Zoran Vucinic

Since Russia put the ‘R’ in the BRIC emerging-market acronym, few of the foreign companies that have flocked there can say they’re succeeding, Coca-Cola Co.‘s president for Russia, Belarus and Ukraine said Oct. 23 in Atlanta.

With 15 years of experience in the country, Coke has the benefit of hindsight, but more important in the past few years has been the ability to adapt to profound changes, Zoran Vucinic said at the U.S.-Russia Business Council‘s annual meeting at the Four Seasons Hotel.

In a panel discussion on Russia’s consumer class, Mr. Vucinic laid out some waypoints on the road to winning in the country’s post-crisis landscape.

The first step is to realize that unlike the 1990s and early 2000s, products have stopped selling themselves, he said.

“The big implication for the organization – if you think you were really great by growing each year 12 percent, you were really actually not because in 2009 when the crisis hit, we realize and many realized, it’s all about selling versus producing and distributing,” Mr. Vucinic said.

Russian consumers have now become more discriminating, and brands can no longer drop their leftover products on the Russian market and expect to see success.

“The era of product is over; the era of brands have arrived. People make a clear, conscious choice in category by category what their brand is about, what is it offering, why it is different and special than everything else that is on the market,” said Mr. Vucinic.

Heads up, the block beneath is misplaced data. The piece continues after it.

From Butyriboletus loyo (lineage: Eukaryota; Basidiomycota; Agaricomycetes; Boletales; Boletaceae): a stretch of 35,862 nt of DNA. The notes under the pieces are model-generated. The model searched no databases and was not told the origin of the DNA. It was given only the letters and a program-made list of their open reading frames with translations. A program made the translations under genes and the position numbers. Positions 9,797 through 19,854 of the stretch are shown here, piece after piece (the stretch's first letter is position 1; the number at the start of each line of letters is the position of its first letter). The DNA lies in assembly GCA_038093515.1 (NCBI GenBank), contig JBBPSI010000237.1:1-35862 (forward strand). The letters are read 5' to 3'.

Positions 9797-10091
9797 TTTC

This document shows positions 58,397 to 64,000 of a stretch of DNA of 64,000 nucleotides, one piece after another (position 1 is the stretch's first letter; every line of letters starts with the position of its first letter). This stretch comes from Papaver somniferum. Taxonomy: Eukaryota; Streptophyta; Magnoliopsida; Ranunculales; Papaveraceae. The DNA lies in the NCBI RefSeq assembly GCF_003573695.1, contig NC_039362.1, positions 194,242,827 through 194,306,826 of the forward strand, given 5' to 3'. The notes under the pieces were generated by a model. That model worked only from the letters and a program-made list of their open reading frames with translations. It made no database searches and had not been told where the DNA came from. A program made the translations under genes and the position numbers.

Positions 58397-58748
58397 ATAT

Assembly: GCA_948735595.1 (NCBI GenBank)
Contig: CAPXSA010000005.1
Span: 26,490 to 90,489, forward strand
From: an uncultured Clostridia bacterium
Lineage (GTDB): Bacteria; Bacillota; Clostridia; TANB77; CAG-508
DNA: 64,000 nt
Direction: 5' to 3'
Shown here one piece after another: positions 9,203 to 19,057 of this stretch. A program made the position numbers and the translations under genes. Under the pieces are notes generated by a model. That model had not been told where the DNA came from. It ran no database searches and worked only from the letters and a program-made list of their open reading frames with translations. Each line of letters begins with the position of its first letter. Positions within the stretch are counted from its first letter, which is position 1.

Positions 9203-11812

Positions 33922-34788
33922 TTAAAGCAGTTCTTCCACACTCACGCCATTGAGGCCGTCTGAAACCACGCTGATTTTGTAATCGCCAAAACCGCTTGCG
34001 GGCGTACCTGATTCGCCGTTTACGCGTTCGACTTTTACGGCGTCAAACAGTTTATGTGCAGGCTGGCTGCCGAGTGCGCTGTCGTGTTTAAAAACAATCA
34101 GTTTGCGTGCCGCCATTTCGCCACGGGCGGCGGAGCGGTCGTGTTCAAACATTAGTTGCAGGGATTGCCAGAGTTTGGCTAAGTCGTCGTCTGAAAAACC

At the same time, at least for products outside the luxury sector (like a bottle of Coca-Cola), affordability is paramount. Foreign brands can’t charge as much of premium for imported products, so they have to wring margins out of their supply chains, not their prices.

And even that process has changed. While Coke previously used networks of hundreds of trucks and roadside vendors, distribution channels have become more consolidated, Mr. Vucinic said.

In the 1990s, only 5 percent of Coke’s volume was handled by a process he called “modern” or “organized” trade with distribution companies. Today that figure is 42 percent, and it will soon climb to 80 percent, he predicted. That means instead of just dropping off drinks, Coke will have to add value by giving its retail customers new marketing insights that will boost their profitability.

Lastly, companies must understand that their products aren’t being sold in a monolithic market.

“Everyone who thinks of Russia is a country is also mistaken. It is a continent” with industrial towns, cosmopolitan metropolises, varying ethnic groups and huge swaths of unsettled land, he said.

Coca-Cola has invested $2.1 billion in Russia and plans to invest $3 billion more over the next few years. The company’s presence was one of the main draws for the U.S.-Russia Business Council meeting, which was held in Atlanta for the first time Oct. 22-24.

The organization often goes where it has a strong patron like Coke and other members, such as AGCO Corp. and Global Payments Inc., but Atlanta surprised Ed Verona, the president and CEO of the council.

“I made the choice not even realizing just how engaged Atlanta is with the global economy,” Mr. Verona told Global Atlanta. “I can’t tell you how excited I am. If I could do my meeting twice in a row in one place, I’d happily come back.”

Visit www.coca-colacompany.com or www.usrbc.org for more information. 


As managing editor of Global Atlanta, Trevor has spent 15+ years reporting on Atlanta’s ties with the world. An avid traveler, he has undertaken trips to 30+ countries to uncover stories on the perils...